primary difficulties of conducting international market research.

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Project Desciption

After studying this chapter, you should be able to

1 Explain each of the four steps in the market- and site-screening process.

2 Describe the three primary difficulties of conducting international market research.

3 Identify the main sources of secondary international data and explain their usefulness.

4 Describe the main methods used to conduct primary international research.

A LOOK BACK

Chapter 11 showed us how companies plan and organize themselves for international operations. We explored the different types of strategies and organizational structures that international companies use to accomplish their strategic goals.

A LOOK AT THIS CHAPTER

This chapter begins with an explanation of how managers screen potential new markets and new sites for operations. We then describe the main difficulties of conducting international market research. We also identify the information required in the screening process and where managers can go to obtain such information.

A LOOK AHEAD

Chapter 13 describes the selection and management issues surrounding the different entry modes available to companies going international. We examine the importance of an export strategy for exporters and the pros and cons of each entry mode.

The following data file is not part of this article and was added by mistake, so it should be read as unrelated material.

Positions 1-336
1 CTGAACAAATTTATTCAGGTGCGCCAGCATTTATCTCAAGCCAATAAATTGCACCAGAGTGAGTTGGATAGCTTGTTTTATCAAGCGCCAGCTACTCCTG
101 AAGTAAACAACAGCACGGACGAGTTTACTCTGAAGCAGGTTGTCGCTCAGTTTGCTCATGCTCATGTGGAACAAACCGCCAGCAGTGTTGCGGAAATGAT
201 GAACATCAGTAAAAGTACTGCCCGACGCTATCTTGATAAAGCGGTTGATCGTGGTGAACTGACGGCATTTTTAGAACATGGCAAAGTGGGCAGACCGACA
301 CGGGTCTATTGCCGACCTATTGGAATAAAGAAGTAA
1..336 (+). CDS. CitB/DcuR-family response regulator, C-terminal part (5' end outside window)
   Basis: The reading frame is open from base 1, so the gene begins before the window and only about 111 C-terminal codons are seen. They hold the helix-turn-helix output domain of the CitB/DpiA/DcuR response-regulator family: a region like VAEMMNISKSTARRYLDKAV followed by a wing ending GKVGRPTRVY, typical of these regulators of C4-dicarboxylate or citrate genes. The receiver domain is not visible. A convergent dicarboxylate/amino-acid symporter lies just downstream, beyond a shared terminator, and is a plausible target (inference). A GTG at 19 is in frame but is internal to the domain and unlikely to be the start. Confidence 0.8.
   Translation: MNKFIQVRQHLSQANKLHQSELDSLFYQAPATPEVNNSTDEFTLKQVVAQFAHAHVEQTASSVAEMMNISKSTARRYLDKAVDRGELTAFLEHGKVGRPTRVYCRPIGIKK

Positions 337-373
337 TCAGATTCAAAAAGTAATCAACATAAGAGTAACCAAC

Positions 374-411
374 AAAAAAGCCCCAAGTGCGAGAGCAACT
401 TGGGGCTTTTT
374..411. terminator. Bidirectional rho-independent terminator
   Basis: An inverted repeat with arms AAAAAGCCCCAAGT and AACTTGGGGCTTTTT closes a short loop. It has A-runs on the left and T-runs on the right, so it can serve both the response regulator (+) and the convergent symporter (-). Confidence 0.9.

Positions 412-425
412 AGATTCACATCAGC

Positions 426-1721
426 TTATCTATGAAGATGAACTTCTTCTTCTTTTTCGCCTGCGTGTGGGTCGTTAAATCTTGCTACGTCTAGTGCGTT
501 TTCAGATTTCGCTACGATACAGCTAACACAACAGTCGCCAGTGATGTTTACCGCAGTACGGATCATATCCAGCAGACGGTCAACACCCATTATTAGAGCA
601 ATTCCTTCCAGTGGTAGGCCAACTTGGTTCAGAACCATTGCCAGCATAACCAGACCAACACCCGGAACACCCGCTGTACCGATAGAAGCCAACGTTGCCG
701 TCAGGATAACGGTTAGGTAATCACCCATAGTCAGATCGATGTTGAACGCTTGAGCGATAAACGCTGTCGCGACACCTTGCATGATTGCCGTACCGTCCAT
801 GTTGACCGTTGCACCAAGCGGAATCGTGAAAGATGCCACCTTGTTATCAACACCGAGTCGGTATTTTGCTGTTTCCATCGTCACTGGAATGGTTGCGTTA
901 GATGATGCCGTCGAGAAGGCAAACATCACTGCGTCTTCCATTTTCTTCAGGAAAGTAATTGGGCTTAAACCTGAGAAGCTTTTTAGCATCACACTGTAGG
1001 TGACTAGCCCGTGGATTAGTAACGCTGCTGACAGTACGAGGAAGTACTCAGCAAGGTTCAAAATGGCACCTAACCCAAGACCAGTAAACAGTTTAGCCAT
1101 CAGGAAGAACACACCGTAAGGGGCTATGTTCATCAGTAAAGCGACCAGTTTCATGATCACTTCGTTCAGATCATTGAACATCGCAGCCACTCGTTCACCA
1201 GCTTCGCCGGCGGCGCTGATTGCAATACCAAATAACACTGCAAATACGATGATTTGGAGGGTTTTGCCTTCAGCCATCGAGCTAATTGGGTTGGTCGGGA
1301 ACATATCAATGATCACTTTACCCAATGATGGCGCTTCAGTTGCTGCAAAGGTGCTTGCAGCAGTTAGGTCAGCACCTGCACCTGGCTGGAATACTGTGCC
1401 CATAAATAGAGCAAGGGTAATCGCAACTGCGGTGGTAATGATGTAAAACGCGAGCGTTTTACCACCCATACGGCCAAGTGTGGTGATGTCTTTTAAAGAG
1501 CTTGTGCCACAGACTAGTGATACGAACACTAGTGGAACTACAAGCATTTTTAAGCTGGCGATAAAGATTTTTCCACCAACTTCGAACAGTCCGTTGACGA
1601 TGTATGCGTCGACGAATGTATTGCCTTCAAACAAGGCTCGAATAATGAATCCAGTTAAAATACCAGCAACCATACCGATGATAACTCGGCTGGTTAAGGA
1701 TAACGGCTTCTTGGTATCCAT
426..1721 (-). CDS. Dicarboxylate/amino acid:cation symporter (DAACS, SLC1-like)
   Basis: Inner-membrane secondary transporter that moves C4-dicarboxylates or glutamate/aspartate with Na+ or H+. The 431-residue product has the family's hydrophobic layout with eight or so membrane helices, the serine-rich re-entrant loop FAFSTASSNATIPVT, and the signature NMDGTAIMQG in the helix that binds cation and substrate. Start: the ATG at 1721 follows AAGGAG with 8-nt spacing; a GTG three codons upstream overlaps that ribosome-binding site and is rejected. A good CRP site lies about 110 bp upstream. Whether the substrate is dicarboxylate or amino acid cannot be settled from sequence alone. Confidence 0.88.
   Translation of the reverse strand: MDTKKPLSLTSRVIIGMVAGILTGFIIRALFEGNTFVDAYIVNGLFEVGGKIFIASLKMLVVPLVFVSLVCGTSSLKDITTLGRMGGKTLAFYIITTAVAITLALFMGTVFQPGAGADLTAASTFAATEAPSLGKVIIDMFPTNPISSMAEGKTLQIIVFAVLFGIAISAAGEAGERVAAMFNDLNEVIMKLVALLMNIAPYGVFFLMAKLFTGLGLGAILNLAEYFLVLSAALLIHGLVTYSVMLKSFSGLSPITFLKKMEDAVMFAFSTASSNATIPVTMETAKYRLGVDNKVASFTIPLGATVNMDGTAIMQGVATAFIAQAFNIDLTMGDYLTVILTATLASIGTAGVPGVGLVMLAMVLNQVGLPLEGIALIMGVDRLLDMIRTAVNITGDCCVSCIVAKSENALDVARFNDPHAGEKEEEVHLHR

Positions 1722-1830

Global Buzz Over Starbucks

Osaka, Japan — Starbucks (www.starbucks.com) began its global journey in 1996 with its first coffeehouse in Tokyo, Japan. Pictured below is a Starbucks located in the Japanese city of Osaka. Today Starbucks has around 1,500 coffeehouses in 43 markets outside North America. Although it has closed some underperforming stores, Starbucks still creates a buzz worldwide.

Starbucks brought European-style coffee to the United States and then took its American-style coffeehouses to Europe. The coffee giant was right that paper-cupped lattes and nonsmoking venues could take on Europe’s traditional cafés. Although in Britain since the late 1990s, Starbucks waited patiently before steaming into Zurich, Switzerland, in 2001 and into Paris, France, in 2004. Starbucks carefully researched Europe’s markets before opening its first European café in Zurich, and then branching out to other nations. With its multicultural and multilingual population, the Swiss market gave Starbucks a “tremendous opportunity to learn how to operate elsewhere in Europe,” revealed Mark McKeon, president of Starbucks Europe, Middle East, and Africa.

Source: © Andy Rain/CORBIS. All Rights Reserved.

At the same time, Starbucks introduced a coffee culture to tea lovers in China. Starbucks is encouraged by the fact that one-third of all Chinese households keep a jar of instant coffee on hand. Starbucks is trying to make coffee the drink of choice for the average 18- to 45-year-old Chinese consumer. “Per capita consumption of coffee in China is very small,” admitted Howard Behar, president of Starbucks Coffee International. “But what you have is a tremendous amount of people, so the market will grow.”

Starbucks founder and CEO, Howard Schultz, says that an integral component of Starbucks’ strategy is its image as a fair-trading multinational, which it acquired by promoting its “fair trade” coffee. As you read this chapter, consider how companies research, analyze, and select the international markets they will enter.1